SUNNY SIDE: A convenient, roomy and well-ventilated school-room, with black-boards, globes, maps, etc., etc.; a good stove, and plenty of good dry wood. A goodly number of bright, intelligent scholars, who are willing and anxious to learn. The love of the scholars and the confidence of the parents, and a manifest interest on the part of parents and others in the welfare of the school. These constitute the teacher's paradise. He is conscious that his labor is not in vain. In the bright inquiring glance of the intelligent eye, he feels repaid for his wearing toil.
SAADY SIDE: A little, low, cold, rickety school-room, containing a stove that draws the wrong way, and wood that is a little more than half water. The room crowded with boisterous, unruly, backward and awkward scholars, who don't appreciate kind treatment, or if they do, will repay it with insolence and disobedience. With the parents ready and anxious to hear every minute particular of every little transaction that can be construed against the teacher. Get these things together and you have the Teacher's Pandemoniuin. New LONDON.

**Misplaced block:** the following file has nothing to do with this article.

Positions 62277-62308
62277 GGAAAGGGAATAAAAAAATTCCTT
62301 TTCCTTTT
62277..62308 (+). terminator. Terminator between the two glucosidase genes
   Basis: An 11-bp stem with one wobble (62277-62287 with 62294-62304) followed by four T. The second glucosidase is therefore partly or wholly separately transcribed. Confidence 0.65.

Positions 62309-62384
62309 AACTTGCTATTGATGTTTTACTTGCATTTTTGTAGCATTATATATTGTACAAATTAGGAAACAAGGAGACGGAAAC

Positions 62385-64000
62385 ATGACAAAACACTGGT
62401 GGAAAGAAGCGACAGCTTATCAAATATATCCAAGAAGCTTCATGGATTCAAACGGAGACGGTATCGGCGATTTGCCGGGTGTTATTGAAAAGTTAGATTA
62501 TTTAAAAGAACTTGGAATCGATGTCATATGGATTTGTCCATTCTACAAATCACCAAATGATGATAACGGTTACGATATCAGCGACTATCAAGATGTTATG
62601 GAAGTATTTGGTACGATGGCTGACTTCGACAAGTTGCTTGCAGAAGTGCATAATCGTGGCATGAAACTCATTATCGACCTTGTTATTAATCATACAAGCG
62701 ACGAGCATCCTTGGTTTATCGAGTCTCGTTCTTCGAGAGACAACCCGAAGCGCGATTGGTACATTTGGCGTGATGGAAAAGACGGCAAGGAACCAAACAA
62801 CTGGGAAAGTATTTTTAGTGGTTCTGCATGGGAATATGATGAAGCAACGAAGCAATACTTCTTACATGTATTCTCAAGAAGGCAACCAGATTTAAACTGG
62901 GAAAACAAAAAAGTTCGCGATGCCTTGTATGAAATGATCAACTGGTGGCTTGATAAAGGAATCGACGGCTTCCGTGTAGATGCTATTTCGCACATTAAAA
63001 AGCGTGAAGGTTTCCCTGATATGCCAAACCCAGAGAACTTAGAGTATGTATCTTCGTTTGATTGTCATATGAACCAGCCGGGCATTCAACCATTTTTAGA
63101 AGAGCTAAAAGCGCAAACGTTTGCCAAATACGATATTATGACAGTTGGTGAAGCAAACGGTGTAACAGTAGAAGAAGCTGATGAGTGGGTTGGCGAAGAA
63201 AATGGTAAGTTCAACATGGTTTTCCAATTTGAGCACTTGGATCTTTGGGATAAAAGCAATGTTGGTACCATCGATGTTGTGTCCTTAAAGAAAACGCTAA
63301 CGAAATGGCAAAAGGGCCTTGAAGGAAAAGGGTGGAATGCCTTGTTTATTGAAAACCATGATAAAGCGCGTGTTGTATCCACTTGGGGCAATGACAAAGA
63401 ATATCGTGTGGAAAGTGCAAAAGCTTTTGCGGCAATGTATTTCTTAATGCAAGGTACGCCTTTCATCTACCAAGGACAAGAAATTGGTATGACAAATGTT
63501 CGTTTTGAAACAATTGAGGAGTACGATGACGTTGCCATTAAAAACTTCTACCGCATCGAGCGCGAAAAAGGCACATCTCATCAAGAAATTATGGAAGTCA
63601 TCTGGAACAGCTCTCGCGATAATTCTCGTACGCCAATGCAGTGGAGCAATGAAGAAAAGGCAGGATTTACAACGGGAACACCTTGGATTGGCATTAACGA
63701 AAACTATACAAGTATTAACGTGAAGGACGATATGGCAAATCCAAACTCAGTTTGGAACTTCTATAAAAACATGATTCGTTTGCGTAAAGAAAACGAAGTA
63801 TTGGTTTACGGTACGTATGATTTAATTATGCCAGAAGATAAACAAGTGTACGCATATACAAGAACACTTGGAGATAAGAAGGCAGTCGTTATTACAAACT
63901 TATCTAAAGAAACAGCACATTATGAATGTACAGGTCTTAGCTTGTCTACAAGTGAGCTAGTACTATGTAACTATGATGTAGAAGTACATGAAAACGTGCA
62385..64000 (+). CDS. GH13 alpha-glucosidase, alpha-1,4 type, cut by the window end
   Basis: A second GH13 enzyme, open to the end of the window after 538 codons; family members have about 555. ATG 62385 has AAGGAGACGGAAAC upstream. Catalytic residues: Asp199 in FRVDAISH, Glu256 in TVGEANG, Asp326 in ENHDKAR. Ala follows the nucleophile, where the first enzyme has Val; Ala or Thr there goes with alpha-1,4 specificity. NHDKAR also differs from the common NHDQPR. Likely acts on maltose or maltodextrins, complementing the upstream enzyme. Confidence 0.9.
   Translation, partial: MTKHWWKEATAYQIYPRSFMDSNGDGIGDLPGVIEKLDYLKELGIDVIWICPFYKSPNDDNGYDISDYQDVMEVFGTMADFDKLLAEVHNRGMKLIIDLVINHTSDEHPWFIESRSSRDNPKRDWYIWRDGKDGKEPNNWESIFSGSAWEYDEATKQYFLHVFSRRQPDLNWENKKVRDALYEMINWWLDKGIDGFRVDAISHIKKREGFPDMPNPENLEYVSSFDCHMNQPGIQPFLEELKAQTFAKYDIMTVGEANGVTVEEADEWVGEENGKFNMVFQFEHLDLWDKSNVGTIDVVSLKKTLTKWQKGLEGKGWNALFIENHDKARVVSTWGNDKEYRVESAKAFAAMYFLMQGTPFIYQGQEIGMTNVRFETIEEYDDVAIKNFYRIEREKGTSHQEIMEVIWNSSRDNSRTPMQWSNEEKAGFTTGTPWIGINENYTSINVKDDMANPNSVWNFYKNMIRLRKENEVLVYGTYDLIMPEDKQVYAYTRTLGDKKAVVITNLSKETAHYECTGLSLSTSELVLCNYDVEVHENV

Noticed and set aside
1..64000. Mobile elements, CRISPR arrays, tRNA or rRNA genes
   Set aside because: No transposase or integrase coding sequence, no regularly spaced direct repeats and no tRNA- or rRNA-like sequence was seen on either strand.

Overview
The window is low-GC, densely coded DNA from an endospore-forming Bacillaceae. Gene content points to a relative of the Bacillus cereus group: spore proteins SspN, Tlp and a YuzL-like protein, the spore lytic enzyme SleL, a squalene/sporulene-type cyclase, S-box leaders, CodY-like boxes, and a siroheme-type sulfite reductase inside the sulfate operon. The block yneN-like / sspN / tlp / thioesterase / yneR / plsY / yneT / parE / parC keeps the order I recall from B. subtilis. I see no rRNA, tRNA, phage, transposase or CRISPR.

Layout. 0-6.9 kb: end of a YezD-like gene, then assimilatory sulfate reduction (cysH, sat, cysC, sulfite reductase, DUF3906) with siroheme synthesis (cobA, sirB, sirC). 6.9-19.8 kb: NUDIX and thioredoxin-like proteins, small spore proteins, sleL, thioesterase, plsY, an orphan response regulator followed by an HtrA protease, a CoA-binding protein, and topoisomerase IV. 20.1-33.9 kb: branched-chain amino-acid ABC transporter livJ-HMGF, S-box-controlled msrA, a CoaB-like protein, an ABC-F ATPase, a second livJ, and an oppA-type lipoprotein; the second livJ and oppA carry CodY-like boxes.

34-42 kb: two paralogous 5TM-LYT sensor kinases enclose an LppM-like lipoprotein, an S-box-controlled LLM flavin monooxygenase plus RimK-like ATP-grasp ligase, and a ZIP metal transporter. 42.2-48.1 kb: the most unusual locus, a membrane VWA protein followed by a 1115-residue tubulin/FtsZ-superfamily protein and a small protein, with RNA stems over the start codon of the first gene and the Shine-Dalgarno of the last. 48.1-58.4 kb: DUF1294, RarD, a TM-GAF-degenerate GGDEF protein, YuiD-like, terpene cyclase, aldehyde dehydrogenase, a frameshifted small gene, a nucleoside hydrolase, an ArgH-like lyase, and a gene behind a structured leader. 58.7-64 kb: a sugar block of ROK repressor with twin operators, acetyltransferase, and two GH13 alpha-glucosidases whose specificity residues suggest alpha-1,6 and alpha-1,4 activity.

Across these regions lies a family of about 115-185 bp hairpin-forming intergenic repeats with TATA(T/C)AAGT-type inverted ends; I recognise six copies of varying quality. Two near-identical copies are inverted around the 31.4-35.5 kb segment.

B. FRANK DORR.
For the Journal of Education,
Τ Η Ε
M A IN
MAPLE GROVE, Dec. 1st, 1857. Messrs. Editors. After the ordinary opening exercises, Mr. Broadhead, according to previous arrangement, continued his discourse upon our system of superintendency, as follows:
Mr. President.- At a former meeting, we presented several prominent and acknowledged faults in our present school system, and proposed as a remedy a system of county superintendency. These objections we will consider in their order as presei ted.